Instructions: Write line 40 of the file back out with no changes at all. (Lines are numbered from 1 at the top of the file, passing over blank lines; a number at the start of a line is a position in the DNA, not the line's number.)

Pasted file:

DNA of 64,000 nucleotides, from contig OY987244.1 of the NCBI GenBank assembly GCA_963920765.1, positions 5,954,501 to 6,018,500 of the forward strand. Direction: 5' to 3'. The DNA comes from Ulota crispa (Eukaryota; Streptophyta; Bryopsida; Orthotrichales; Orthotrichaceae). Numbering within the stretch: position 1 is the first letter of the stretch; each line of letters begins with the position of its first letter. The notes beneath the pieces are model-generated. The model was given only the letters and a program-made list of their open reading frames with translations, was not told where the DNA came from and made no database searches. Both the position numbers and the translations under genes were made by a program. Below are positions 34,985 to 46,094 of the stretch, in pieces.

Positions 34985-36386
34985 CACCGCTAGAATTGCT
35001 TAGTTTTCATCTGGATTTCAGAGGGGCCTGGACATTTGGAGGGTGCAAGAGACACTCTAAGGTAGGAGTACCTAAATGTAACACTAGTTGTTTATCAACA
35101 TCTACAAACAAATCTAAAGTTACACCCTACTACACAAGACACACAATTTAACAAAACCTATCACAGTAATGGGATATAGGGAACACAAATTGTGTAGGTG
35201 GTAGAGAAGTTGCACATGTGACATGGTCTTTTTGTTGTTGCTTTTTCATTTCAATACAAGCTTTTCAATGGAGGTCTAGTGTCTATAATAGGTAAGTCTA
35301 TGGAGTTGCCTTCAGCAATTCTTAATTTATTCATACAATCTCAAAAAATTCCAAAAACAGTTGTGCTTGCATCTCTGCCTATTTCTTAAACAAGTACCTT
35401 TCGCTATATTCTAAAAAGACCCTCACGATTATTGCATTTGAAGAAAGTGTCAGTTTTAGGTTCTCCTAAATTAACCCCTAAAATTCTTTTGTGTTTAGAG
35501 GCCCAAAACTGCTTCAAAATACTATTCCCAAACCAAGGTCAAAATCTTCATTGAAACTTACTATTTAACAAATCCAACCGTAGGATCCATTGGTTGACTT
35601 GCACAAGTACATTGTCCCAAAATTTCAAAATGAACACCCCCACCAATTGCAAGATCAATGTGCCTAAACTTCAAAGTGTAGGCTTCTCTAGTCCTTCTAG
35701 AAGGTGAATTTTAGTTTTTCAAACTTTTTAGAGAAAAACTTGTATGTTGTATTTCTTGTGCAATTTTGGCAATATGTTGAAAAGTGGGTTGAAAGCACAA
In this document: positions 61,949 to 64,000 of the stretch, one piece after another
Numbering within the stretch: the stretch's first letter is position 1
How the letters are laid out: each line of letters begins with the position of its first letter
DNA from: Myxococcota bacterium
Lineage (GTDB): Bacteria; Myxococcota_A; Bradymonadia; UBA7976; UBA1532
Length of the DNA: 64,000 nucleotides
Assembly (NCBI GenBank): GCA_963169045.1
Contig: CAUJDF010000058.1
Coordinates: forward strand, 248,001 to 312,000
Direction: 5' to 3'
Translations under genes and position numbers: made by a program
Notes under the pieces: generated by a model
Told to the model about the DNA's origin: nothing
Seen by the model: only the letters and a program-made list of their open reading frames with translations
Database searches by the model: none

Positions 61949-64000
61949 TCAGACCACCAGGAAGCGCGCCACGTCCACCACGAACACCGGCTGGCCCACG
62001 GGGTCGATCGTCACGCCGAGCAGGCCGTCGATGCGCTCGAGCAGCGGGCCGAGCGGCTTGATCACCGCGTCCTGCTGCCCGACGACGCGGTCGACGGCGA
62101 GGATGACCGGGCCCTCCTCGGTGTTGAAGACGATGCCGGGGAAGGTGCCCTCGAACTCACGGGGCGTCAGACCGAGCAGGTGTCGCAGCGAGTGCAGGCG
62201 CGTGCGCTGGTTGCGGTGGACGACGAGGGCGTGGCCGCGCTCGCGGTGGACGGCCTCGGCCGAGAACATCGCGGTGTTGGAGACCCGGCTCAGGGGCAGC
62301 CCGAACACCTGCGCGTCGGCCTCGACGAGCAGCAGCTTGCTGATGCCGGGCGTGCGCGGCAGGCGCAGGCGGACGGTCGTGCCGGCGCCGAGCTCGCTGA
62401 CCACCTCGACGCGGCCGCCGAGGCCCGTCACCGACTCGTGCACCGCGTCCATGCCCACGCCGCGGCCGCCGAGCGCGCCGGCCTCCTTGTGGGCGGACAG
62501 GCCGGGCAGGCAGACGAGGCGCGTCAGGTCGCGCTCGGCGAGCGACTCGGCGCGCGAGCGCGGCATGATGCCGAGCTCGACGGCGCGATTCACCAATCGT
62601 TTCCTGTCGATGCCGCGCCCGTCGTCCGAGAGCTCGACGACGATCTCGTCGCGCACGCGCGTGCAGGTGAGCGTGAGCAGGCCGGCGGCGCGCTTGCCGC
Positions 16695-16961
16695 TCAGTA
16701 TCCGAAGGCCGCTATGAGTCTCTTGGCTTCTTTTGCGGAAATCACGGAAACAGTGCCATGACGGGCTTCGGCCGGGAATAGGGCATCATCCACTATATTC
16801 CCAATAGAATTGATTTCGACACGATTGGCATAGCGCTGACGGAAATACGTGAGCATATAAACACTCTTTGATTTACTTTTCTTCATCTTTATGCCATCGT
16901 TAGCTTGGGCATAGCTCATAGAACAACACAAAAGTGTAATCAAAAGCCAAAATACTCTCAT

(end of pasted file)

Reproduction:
16901 TAGCTTGGGCATAGCTCATAGAACAACACAAAAGTGTAATCAAAAGCCAAAATACTCTCAT